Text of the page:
Monday, January 22, 2007
Interview with Kevin Epstein, Author, Marketing Made Easy
Today is the beginning of LA Technology Week (www.latechweek.com), a weeklong series of technology focused events celebrating technology in the Los Angeles area. This week includes the Tech Coast Angels Fast Pitch (www.pitchtheangels.com) tonight, and lots of other events geared toward business and technology in the region. One of those events is "Marketing Made Easy" an event Wednesday sponsored by the Pasadena Angels, featuring Kevin Epstein, author of "Marketing Made Easy". We thought it might be interested in getting a few tips from Kevin for the entrepreneurs who follow socalTECH. socalTECH's Ben Kuo spoke briefly to Kevin.
Tell us a little bit about your book?
Kevin Epstein: The book was an exercise that started after talking to a few too many entrepreneurs and finding that I was answering the same questions over and over. It was much more cost effective and a more concise use of their time to put it in a written, reference-able format. The original idea was a desktop reference type of book, and coincidentally Entrepreneur Magazine was looking for someone to write the latest in their series Entrepreneurship Made Easy. Their books include accounting, venture capital, finance, etc. The book is a series of chapters, starting with planning, walking through planning to execution of programs, and follow up with the close and sale, how you defend against competition, and top mistakes in the market that you never do again.
You also have a blog?
Kevin Epstein: Marketing keeps changing, and even though you've bought the book I don't rest on my laurels. It's my way of supplementing the book although with a somewhat more real-time and/or raw and opinionated view. I'm a bit more conservative and neutral in the book. The blog, because of its ephemeral nature, is a little more like I am in person, which is opinionated and loud.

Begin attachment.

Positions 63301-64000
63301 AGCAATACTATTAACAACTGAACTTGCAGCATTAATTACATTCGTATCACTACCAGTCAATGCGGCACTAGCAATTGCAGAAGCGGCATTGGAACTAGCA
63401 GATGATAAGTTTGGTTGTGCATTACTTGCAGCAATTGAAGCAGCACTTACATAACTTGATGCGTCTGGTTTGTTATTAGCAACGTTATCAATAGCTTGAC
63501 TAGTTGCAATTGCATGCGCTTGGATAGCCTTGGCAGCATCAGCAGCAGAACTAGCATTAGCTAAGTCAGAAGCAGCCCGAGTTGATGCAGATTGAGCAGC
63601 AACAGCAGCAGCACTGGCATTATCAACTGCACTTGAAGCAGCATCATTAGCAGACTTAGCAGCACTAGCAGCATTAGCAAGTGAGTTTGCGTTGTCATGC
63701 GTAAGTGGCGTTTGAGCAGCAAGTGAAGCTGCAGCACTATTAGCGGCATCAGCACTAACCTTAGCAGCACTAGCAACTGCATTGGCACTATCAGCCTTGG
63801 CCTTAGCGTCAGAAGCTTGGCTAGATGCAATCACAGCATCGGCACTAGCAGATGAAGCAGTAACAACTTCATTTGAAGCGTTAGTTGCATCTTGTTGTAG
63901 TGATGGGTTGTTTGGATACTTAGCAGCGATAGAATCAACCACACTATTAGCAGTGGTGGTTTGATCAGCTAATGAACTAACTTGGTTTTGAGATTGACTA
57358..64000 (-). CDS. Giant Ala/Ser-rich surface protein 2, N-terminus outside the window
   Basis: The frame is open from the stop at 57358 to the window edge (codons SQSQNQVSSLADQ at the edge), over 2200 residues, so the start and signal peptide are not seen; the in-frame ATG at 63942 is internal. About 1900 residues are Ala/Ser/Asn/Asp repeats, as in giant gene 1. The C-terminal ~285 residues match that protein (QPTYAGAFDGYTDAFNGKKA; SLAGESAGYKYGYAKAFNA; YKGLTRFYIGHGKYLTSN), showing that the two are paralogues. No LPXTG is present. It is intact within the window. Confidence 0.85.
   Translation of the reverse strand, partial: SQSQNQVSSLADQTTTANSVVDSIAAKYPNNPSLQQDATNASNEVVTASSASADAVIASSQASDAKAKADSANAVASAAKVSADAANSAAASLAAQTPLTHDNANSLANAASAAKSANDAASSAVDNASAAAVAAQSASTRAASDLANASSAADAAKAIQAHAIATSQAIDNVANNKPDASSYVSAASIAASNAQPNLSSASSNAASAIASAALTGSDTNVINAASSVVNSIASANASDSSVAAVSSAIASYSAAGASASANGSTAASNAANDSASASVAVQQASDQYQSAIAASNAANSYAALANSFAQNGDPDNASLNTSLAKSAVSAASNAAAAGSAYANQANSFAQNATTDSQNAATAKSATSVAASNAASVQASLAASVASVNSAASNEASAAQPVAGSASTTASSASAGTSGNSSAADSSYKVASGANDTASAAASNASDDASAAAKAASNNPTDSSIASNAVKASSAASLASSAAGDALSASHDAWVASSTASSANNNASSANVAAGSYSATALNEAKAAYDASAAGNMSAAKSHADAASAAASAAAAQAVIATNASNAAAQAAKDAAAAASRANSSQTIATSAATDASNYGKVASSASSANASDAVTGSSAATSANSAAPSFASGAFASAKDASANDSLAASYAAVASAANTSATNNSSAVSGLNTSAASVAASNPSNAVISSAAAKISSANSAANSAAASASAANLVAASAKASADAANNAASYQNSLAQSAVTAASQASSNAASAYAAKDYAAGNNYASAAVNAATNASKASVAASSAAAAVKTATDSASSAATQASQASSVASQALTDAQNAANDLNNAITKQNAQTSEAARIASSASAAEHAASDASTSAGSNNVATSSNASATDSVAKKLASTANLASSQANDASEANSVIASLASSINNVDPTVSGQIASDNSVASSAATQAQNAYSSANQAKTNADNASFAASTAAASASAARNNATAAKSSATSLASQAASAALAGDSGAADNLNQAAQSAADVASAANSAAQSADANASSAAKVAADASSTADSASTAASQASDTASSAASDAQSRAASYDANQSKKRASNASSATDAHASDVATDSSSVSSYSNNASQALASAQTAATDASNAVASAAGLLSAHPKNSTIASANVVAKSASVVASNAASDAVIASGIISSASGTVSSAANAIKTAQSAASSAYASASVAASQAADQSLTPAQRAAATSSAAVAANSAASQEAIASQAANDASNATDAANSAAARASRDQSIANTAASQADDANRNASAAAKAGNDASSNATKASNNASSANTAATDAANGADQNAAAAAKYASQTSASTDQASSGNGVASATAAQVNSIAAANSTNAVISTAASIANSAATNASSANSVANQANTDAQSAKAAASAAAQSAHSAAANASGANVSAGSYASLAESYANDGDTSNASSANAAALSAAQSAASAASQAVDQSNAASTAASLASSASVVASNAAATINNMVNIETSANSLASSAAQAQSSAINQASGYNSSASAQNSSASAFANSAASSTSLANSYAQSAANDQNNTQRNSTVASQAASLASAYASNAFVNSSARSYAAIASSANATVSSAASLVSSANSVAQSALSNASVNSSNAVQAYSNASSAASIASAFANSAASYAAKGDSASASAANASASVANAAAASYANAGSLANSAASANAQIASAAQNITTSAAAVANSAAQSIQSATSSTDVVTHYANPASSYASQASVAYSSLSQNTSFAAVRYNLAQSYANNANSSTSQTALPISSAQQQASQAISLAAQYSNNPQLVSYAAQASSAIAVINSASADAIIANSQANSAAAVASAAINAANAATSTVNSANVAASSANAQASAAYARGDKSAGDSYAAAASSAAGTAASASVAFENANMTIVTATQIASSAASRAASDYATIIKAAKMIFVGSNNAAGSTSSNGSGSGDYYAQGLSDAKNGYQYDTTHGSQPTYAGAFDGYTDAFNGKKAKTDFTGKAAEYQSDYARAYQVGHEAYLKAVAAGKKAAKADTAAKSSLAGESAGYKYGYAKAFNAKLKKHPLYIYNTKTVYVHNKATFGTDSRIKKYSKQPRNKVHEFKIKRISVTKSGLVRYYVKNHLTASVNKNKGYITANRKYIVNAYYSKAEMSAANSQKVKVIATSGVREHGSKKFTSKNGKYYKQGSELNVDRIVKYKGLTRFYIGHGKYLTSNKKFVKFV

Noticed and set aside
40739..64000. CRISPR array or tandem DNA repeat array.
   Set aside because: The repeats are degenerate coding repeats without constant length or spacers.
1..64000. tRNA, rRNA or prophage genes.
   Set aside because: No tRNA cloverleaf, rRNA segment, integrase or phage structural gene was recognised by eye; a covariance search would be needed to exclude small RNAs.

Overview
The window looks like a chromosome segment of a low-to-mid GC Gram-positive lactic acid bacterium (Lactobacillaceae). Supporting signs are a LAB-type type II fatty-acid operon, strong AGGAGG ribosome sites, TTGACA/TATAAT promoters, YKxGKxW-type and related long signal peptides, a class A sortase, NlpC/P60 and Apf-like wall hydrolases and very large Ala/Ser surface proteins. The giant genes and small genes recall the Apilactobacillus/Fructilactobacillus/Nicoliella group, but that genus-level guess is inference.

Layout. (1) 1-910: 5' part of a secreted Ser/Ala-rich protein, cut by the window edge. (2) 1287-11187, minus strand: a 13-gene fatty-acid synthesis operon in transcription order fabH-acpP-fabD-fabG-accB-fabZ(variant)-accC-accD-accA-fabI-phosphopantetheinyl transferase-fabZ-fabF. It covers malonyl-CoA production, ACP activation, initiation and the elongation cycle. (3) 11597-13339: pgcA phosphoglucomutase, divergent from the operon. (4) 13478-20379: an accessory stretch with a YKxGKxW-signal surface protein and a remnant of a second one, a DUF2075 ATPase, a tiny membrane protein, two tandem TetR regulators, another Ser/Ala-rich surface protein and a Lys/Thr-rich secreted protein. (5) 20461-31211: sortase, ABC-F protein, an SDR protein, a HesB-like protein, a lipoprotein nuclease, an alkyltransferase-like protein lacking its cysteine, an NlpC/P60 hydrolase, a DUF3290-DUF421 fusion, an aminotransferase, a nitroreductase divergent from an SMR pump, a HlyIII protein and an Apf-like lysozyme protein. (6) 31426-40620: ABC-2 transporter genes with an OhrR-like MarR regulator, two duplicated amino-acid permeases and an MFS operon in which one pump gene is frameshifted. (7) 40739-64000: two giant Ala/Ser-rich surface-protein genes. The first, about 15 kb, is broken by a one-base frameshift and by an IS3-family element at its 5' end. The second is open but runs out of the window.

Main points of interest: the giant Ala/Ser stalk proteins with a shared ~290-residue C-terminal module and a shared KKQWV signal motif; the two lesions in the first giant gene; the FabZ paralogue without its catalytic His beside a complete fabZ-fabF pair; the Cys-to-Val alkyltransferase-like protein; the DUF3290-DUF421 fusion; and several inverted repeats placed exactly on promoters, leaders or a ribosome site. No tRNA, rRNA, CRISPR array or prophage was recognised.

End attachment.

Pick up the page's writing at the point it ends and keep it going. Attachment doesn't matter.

What are some of the things you'll be talking about for entrepreneurs?
Kevin Epstein: The Pasadena Angels are very smart and good to their entrepreneurs for sponsoring this type of event. There's that old saying--build a better mousetrap, and people will beat a path to your door. Entrepreneurs often start by building companies with a better technology or product, hoping that sales will happen--and find out that's complete nonsense. If no one knows you have a better mousetrap, they won't buy anything from you!
What's we'll cover is a brief intro piece over lunch, on where to start--optimal activities for an entrepreneur, and topics like how do you plan, how much do you spend, how do you get the attention of the market and companies in general. We'll also cover how to maximize your ROI and getting the biggest bang for your buck.
There are a lot of entrepreneurs who read our publication, can you tell us what the biggest mistakes you see in marketing, or the most important thing entrepreneurs need to learn?
Kevin Epstein: Thank goodness there's a difference between mistakes and the biggest things to learn. The biggest things to learn are: plan and listen. Execution is good, but planning is arguably better. Listening is better than that. Whether you're marketing through buying a sign, advertising, or email, if you don't know where you want to go, it's pretty hard to get there. Plan, figure out your goal, try marketing, and listen to customers giving you feedback. If they tell you they love your product, but couldn't find you, figure out where they did find you. Tailor your marketing.
The biggest mistakes, without going into too much detail, are gambling instead of planning, over-hyping -- marketing for the sake of noise and color, and not thinking of marketing as education--and failing to pay attention to the feedback loop. For example, if you send a bunch of email, and it costs you $1000, and you get one response from a 14-year old who is not interested in your product--listen to that feedback! What does that tell you? If you spend millions on a Superbowl ad, did it work? Did you make any sales? Lots of people say your ads, but did it turn into sales? People get mesmerized--vendors of marketing of advertising and marketing are like drug dealers. They sell all sorts of custom widgets, from chocolates to ping pong balls, and even skywriting. They're like drug dealers. It's attractive and addictive, and no one looks at the results. That's gambling, rather than thinking logically, and not measuring and listening to your customer.
Marketing is an easy way to either make your company really successful, or spend money and crater it.
Thanks for the tips and good luck at the event...